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A Poet of an Actor: Louis Gossett, Jr. (1936-2024)

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In processing the news that we have lost Louis Gossett, Jr. it is striking that the part that won him the Academy Award in 1983 is not the only role of his that comes to mind. With a whopping 200 credits to his name and a career that spans 70 years, it is impossible to reduce him to one iconic part. And that says as much about the roles offered to him in his time as it does the care that he took in picking them. 

Gossett, who died today at age 87, leaves behind a body of work that any actor would envy. As always, so much of what made him was the chance of timing. Born in Brooklyn, Coney Island to be exact, he began acting at 17 thanks to the encouragement of a teacher. He made his Broadway debut before he finished high school. Gossett said in many interviews that the blacklist had forced many brilliant minds out of academia to stations they might not have otherwise found themselves. He believed he benefited from this misfortune, and gained mentorship from people he might never have met in more enlightened times. 

Gossett found his way to Lee Strasberg’s Actor’s Studio, where he described himself in interviews as “the kid in the back of the room.” In the front of the room there was Marilyn Monroe (she took a liking to the young Gossett and took him under her wing), Julie Harris, Lee Grant, and Sidney Poitier. Remarkable to consider how Gossett and Poitier’s paths crossed so early given that his career was destined to follow the trail blazed by Poitier. The times did not permit Gossett to aim for the leading man roles that Poitier engaged, but Gossett always seemed at peace with juicy supporting parts. Gossett would become a movie star, but at his core, he was always a New York stage actor.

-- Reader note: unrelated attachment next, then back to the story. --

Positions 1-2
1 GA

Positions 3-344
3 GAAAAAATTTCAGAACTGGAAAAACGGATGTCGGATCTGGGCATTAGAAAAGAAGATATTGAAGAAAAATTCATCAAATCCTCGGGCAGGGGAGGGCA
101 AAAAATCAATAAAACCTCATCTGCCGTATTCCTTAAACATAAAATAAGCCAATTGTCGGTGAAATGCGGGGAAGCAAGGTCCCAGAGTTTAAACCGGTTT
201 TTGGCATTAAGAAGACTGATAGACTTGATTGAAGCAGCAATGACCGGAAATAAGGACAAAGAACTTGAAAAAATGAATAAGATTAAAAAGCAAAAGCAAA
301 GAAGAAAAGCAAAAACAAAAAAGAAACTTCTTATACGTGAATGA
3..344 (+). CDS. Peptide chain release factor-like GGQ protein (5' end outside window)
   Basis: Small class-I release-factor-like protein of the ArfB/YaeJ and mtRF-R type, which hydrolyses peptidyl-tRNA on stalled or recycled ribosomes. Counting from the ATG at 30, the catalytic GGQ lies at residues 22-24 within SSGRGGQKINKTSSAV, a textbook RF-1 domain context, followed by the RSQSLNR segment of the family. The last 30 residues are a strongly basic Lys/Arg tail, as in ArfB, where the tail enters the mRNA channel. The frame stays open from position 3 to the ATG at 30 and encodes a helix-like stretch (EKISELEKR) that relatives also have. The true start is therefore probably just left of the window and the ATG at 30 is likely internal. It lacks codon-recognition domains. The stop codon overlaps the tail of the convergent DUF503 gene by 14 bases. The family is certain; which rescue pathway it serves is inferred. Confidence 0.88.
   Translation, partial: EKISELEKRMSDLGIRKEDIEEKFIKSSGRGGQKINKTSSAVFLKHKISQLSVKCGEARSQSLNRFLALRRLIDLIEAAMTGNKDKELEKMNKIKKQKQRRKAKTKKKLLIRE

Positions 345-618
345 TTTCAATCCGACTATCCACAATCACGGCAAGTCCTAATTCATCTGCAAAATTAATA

His breakthrough came in 1959 when he originated the role of George Murchison, the smug, pedantic, self-hating suitor to Beneatha Younger in Lorraine Hansberry’s A Raisin in the Sun alongside Poitier, Ruby Dee, Ivan Dixon, John Fiedler, Diana Sands, and Glynn Turman. He then began working in television and film doing the usual parts you’d expect for a young Black man in that era. 

Gossett began the next decade with one of his most outstanding performances in Hal Ashby’s 1970 directorial debut “The Landlord,” adapted by the late Bill Gunn (whom Gossett had replaced on Broadway when he was a teenager in the cast of Take a Giant Step) and produced by Norman Jewison. It was an auspicious cast for Gossett, occasioning a reunion with his Actor’s Studios classmate Lee Grant and his Raisin in the Sun castmate Diana Sands. 

A biting racial satire that shames most contemporary attempts to similarly expose the metastatic madness of American racism, Gossett has the pivotal role of Copee Johnson, a young Black nationalist who is initially presented as a figure of menace from the nightmares of the white middle class. But the more we get to know Copee, the revolutionary stance falls away and we see the man’s vulnerability and fragility underneath. Gossett’s craft as a performer and grace as a human being was essential for the film’s sleight of hand. Copee is himself a performer, at one point even donning a headdress and bow and arrow, becoming a movie Indian as both an act of solidarity and an acknowledgment of the daily defiance his choice to merely exist represented to the white world. Copee breaks when he learns that the titular character, who represents the system trying to smother him, has cuckolded him in a cruel echo of the past. At a time when Black audiences were understandably hungry for larger-than-life folk heroes who could put The Man in his place, Gossett showed us the human cost of shouldering so much painful history and the toll it takes on one’s mental health. In that way, Copee was both of his time and way ahead of it.